Impact of Storm structure and the Environmental Conditions in the the Rapid Intensification of Hurricanes Katrina and Patricia

Tuesday, 19 April 2016: 10:45 AM
Ponce de Leon A (The Condado Hilton Plaza)
Morris A. Bender, NOAA/GFDL, Princeton, NJ; and M. J. Morin, K. Emanuel, J. A. Knaff, C. Sampson, I. Ginis, and B. Thomas

The GFDL coupled regional hurricane model provided operational guidance for Hurricane Katrina in 2005 and Hurricane Patricia in 2015.Although the track guidance in Hurricane Katrina was outstanding from the August 27th, 00 UTC synoptic time up to the period of landfall, the version of the model run operationally at the time was unable to predict the rapid intensification of Katrina once it moved into the Eastern Gulf of Mexico. One of the contributing factors to the under prediction of the intensity of this hurricane was inadequate representation of the Loop Current in the ocean initialization, despite otherwise very favorable conditions for Rapid Intensification that existed at the time(e.g. high SSTs, weak wind shear, upper level anticyclone aloft). Subsequent upgrades to the GFDL model since 2005 have included the capabilities of assimilating real-time sea surface height satellite measurements for more realistic ocean model initialization. Recent analyses have suggested that the storm size of Hurricane Katrina that was based on the observed storm radii available in real time, was also underestimated in the GFDL initial condition. In this study, we conducted sensitivity experiments with the 2015 version of the GFDL operational hurricane to evaluate the impact of atmospheric and ocean initial conditions on the intensity prediction for Hurricane Katrina. It will be shown that with more accurate representation of both the Loop Current in the Gulf of Mexico and storm size, the rapid intensification of Katrina could be accurately predicted in the new version of the GFDL model. These results demonstrate the critical role these two parameters played in Katrina's intensity and suggest that accurate representation of both is critical in predicting hurricane intensity with high resolution regional models.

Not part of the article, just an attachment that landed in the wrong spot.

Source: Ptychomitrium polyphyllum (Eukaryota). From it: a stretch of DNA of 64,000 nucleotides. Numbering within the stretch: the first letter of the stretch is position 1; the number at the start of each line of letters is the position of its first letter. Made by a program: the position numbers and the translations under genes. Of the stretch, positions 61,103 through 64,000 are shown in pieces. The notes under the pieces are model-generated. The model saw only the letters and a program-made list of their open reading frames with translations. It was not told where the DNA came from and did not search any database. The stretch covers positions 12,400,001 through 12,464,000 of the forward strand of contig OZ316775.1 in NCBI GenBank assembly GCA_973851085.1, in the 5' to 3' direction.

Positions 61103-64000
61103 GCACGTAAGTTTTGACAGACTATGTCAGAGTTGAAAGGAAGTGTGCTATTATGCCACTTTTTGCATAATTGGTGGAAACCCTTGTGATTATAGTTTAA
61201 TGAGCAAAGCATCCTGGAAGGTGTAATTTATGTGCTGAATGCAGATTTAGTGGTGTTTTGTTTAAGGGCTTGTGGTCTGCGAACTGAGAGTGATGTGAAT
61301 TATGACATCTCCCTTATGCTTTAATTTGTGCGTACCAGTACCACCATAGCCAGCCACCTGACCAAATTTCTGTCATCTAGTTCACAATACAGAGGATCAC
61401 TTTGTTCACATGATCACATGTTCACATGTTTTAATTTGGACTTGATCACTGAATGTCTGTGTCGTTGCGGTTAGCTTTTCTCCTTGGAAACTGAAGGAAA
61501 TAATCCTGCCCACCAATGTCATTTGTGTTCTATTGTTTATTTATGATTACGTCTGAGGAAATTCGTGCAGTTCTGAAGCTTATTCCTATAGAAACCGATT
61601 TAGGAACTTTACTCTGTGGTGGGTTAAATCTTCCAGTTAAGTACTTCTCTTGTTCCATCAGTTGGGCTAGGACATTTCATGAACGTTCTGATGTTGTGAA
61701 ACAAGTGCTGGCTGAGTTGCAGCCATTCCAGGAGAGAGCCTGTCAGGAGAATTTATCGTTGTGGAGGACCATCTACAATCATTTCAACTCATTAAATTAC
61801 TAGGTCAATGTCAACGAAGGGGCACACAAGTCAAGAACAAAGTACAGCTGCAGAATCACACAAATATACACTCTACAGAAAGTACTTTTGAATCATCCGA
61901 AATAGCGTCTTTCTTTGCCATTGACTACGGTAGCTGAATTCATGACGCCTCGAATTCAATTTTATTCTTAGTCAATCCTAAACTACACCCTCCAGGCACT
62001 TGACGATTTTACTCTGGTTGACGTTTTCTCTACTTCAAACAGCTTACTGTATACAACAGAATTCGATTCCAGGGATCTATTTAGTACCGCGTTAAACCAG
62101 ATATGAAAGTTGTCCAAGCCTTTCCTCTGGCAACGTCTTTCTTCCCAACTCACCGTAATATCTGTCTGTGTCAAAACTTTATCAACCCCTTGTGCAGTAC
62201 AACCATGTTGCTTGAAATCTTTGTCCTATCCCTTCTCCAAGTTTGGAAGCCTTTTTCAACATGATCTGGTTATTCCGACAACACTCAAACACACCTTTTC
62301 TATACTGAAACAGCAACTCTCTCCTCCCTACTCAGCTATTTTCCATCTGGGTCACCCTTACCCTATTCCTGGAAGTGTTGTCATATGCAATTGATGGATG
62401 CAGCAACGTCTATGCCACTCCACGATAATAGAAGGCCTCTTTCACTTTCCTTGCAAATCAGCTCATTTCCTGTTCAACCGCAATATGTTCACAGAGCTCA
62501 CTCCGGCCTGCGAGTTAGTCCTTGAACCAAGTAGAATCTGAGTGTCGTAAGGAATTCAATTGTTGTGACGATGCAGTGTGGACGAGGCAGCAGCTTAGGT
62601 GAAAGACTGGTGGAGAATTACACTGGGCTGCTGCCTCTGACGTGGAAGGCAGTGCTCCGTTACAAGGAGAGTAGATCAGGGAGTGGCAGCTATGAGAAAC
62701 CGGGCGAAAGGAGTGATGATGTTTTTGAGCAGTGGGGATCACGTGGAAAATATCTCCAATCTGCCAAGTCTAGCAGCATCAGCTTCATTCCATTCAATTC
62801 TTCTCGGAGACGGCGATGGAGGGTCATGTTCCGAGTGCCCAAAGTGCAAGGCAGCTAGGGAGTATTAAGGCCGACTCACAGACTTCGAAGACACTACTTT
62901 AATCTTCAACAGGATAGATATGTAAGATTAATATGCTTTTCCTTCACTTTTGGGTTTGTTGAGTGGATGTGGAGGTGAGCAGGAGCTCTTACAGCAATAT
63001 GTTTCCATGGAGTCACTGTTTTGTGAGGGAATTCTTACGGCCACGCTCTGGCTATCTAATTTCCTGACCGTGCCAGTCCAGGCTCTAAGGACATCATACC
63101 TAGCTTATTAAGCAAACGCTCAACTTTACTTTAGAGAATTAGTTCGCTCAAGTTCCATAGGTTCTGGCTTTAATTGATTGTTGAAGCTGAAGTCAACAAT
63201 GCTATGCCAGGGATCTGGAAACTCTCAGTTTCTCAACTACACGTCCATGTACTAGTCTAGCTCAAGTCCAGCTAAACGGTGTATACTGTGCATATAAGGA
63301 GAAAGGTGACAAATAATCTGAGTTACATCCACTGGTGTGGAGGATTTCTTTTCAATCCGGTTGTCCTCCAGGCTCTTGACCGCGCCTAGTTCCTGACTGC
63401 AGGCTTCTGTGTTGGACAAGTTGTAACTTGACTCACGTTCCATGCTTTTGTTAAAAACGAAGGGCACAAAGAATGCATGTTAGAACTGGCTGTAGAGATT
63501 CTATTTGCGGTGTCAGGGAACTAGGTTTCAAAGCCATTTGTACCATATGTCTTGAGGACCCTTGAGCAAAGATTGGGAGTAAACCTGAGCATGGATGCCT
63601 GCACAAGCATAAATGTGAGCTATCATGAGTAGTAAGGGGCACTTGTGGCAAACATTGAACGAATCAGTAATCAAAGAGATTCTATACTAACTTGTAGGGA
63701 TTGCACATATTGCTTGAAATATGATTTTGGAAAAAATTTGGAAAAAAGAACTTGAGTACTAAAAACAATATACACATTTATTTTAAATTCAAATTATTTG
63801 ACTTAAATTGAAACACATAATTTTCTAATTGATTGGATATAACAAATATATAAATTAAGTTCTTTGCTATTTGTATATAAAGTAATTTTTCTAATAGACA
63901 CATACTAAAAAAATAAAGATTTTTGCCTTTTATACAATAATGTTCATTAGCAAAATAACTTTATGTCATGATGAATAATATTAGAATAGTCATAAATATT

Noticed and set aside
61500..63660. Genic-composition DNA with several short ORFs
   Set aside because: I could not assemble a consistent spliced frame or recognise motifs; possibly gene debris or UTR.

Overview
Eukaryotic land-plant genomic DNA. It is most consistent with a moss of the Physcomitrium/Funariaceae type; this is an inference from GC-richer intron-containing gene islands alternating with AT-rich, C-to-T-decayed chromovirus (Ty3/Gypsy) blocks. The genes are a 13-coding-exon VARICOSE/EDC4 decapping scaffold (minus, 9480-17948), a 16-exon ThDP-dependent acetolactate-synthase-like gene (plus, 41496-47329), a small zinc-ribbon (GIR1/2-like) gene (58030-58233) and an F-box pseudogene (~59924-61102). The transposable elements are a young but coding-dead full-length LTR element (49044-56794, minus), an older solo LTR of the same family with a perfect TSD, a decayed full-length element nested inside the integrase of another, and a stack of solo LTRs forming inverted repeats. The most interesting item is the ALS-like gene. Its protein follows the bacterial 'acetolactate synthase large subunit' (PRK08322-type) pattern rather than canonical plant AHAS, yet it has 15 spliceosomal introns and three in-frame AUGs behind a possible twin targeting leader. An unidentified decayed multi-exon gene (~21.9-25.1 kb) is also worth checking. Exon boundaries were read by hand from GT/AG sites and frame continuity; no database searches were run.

Hurricane Patricia, a late season Eastern Pacific storm in 2015, underwent record rapid deepening, from Tropical Storm to Category 5 intensity status in only 24h. Unlike Hurricane Katrina, numerical experiments with the GFDL hurricane model have shown that the ocean interaction had little impact on the overall storm intensification, due to the storms' fast translational speed. However, sensitivity experiments with the CHIPS statistical-dynamical intensity model, suggest that the wind shear in the global analysis may have been too large, significantly inhibiting the storm rapid intensification by the dynamical models. This important impact of the environmental conditions will be investigated further as well as the specification of the storm size for this very compact hurricane. The properties that governed the Rapid Intensification of these 2 storms will be compared and contrasted.

Disclaimer: The views, opinions, and findings contained in this article are those of the authors and should not be construed as an official National Oceanic and Atmospheric Administration (NOAA) or U.S. Government position, policy, or decision.

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